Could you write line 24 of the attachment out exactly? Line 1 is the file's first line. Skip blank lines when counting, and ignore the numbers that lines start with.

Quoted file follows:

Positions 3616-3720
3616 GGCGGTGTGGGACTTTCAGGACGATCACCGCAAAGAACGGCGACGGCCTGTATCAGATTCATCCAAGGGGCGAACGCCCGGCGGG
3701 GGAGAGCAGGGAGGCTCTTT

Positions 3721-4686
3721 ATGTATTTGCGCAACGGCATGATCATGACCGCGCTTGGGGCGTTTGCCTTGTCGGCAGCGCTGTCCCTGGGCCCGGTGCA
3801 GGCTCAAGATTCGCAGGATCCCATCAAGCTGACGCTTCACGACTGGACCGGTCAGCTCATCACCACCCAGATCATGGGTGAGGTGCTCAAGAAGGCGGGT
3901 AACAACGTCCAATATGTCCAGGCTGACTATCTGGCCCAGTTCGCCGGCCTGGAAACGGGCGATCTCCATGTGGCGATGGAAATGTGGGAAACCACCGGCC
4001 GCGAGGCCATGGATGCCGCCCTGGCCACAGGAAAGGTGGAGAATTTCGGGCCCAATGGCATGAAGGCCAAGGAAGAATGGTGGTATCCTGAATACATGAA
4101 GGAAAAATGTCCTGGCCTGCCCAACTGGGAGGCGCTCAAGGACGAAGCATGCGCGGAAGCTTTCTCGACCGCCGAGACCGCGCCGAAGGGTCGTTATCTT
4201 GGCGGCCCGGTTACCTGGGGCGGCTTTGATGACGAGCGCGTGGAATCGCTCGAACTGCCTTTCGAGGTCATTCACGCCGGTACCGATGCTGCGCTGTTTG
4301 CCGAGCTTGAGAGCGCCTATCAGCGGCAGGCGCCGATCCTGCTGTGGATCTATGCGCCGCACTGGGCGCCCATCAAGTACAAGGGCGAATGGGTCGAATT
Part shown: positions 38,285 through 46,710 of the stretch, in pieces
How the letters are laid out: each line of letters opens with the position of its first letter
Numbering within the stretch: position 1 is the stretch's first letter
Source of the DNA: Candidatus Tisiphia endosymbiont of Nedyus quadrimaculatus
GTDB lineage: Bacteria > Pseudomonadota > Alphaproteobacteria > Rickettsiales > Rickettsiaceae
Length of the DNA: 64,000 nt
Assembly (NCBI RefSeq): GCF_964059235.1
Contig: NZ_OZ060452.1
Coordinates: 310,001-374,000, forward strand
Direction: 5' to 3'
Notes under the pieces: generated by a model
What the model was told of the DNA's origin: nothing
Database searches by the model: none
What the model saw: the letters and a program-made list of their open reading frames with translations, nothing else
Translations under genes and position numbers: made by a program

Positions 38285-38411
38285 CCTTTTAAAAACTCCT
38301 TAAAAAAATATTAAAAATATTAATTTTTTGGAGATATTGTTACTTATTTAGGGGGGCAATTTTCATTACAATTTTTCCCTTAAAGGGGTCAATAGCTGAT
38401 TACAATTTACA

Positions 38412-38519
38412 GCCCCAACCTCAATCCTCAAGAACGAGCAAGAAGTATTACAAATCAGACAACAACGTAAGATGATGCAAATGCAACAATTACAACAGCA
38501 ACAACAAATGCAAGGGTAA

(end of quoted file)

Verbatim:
Database searches by the model: none